Hawaiian Cement uses Sandvik technology to produce sand

A revolutionary vertical shaft impact crusher from Sandvik Construction has helped O’Ahu, Hawaii-based company, Hawaiian Cement, supply badly-needed aggregates and cement products for the island’s construction industry.  Before adopting the CV229 from Sandvik, the company had to import sand from British Columbia, Canada, over 3,200km away.

Hawaiian Cement is now able to supply materials of the highest quality for the islands infrastructure projects, and reduce its own carbon footprint by being able to use naturally occurring resources.

The island of O’Ahu, headquarters of the United States Pacific Command, and the capital, Honolulu, contain over 75% of the population, and produce most of the economic output in the State of Hawaii.

Despite its wonderful geographic location, the island has not been immune to the hardships of the recent economic recession, but has generally weathered the storm. This has been due to investment on infrastructure and residential property projects by the State of Hawaii, the Federal government and the Department of Defense.

A key contributor in these projects has been the Hawala Quarry, which has been in existence since the late 1940s, and which is one of the biggest quarries on the island. Now owned by Hawaiian Cement, the company and the quarry have both played a critical part in supply materials for the residential, commercial and public construction projects that have enabled the island to deal with the economic crisis.

Hawaiian Cement, part of the Knife River Corporation, currently leases seven quarries on three of the main Hawaiian Islands, employing 200 people in a variety of roles. The business now operates in four divisions: cement, aggregate, ready-mix concrete and coloured concrete products, and has nine offices throughout the state. Within the aggregate division, Hawaiian Cement ranks among the three biggest aggregate suppliers in Hawaii, with the Halawa Quarry being one of the largest on the island of Oahu. Particle shape has become increasingly important in the cement industry as it is the key factor influencing sand quality, and therefore concrete strength.

Although the shape of some natural sand available on the island suited Hawaiian Cement’s expected quality standard, this particular type of sand is very scarce on the island. Additionally the use of the Hawaiian naturally occurring sand is limited by legislation due to environmental factors.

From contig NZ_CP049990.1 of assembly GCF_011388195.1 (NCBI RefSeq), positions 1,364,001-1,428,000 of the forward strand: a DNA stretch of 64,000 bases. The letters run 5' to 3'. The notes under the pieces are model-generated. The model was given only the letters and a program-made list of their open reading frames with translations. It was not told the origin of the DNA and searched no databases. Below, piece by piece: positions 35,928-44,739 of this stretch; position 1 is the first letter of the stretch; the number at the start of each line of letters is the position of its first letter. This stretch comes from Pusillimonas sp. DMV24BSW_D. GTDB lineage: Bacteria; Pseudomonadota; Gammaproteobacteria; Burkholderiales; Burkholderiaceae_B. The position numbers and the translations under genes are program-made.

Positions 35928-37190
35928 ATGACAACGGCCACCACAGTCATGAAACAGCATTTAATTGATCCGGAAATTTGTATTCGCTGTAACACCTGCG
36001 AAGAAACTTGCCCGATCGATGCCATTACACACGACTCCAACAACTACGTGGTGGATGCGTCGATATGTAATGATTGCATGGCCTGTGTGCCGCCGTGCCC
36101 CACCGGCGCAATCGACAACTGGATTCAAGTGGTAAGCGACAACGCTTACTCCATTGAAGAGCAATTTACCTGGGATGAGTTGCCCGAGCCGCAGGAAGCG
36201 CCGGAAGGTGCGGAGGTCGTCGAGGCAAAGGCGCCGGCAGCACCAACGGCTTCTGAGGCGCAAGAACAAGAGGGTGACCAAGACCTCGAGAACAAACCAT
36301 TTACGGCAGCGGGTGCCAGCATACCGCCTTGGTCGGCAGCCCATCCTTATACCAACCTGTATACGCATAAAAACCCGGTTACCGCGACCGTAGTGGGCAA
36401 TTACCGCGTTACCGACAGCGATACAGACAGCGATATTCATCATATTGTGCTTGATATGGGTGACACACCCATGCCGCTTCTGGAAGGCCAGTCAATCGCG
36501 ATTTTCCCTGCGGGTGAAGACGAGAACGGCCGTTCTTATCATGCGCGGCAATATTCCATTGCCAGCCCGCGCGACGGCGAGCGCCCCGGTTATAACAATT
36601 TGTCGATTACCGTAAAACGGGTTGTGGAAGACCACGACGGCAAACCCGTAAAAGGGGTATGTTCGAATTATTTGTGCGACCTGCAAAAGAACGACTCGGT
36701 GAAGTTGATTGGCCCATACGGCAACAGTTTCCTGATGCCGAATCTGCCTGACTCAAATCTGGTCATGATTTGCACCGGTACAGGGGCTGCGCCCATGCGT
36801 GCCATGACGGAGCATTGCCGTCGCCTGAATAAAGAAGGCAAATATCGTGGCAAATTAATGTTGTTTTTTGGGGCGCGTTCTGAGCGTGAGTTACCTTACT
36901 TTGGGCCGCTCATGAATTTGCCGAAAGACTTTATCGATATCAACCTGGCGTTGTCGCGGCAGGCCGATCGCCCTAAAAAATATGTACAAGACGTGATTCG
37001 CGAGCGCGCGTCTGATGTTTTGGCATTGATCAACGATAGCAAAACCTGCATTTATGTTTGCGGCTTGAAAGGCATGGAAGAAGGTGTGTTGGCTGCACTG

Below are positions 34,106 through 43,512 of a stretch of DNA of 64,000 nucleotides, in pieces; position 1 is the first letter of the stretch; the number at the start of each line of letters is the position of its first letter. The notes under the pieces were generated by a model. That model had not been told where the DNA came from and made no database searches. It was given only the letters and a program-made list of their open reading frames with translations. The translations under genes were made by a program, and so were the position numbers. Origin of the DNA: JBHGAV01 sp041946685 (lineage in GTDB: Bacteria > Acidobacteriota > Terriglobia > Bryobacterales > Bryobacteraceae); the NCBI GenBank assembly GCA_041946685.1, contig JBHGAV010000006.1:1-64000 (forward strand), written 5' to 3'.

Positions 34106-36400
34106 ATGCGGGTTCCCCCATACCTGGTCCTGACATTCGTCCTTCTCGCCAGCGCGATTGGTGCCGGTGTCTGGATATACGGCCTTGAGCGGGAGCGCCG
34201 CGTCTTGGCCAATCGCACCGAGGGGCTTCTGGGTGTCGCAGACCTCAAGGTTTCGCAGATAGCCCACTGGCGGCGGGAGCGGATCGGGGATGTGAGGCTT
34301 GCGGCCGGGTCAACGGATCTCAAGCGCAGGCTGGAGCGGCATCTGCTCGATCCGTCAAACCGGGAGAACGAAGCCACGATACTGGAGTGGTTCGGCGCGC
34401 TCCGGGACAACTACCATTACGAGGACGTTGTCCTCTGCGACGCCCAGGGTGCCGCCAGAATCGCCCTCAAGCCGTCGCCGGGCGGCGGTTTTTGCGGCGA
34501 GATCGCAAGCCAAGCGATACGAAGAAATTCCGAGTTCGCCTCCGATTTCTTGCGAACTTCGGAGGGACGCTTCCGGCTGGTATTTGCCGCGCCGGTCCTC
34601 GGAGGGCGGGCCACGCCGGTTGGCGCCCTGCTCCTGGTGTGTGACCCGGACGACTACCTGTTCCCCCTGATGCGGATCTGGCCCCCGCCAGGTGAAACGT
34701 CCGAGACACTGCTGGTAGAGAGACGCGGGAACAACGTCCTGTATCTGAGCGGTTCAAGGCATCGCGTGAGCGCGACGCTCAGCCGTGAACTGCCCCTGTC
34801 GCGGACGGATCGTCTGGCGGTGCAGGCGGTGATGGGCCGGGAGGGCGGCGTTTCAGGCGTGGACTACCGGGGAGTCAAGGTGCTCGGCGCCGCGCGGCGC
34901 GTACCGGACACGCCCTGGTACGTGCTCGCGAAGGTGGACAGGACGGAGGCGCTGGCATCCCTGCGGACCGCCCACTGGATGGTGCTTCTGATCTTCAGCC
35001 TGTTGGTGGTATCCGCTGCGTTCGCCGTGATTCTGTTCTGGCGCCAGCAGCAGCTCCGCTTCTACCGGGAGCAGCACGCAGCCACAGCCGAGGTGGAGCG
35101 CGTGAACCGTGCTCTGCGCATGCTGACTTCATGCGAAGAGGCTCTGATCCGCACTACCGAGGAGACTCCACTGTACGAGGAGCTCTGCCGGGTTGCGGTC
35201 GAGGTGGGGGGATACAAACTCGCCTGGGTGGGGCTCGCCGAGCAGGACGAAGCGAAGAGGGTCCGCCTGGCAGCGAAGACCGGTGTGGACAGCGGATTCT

Hawaiian Cement therefore had to source it from outside the island, hence the import from British Columbia. However, the need for a self-produced material, which would not harm the islands natural resources, spurred the need for developing an on-site solution to produce the required materials for concrete production.

A CV229 impact crusher from Sandvik Construction was chosen by Hawaiian Cement after a demonstration of the machine in the field.

“We liked the simplicity of the Sandvik crusher. Other VSIs in the market we looked into had many more parts than the Sandvik crusher,” says Jason Macy, vice president of operations, Hawaiian Cement.

Introduced in 2002, Sandvik’s line of autogenous crushers, of which the CV229 is one of the more recent developments, utilise a rock lined rotor to accelerate material. This is then impacted in a highly energised rock lined crushing chamber and it impacts with material falling through the biflow system.

The crushers incorporate the Sandvik Hurricane rotor, which Sandvik says became a major breakthrough in VSI autogenous rotor design due to its decreased vibration levels and wear part design, which results in increased crusher bearing life combined with reduced maintenance.

Standard Sandvik VSI crushers are fitted with a timed trapped two-key system, which ensures the safety of maintenance personnel combined with electrical isolation. Also supplied and fitted as standard, are a vibration detection switch and a pre-start alarm siren.

“Since its installation in December 2012, the machine has produced 200,000tons, at an average rate of 40,000tons (36,300tonnes)/month. Considering the rotor wear, there is at least another 200,000tons (181,430tonnes) that can be crushed before the parts need to be replaced,” says Kevin Bohanon, sales manager for Sandvik Construction in the USA.

Steve Pegler, sales manager at Elrus, Sandvik Construction’s distributor of stationary crushers in the State of Hawaii, as well north-west USA, western Canada and Ontario, explains how the high production rates at lower costs can also benefit non-Sandvik crushers.

“Sandvik offers a Rotor Retrofit Program, which makes it possible for customers with various makes of autogenous VSI crushers to achieve the benefits Hawaiian Cement is seeing on their CV229,” he says.

Don Matsumura, general manager at the Halawa Quarry says: “Our goal is to get rid of importing the BC sand and produce our own number 4 product (-40mm) with the CV229.”


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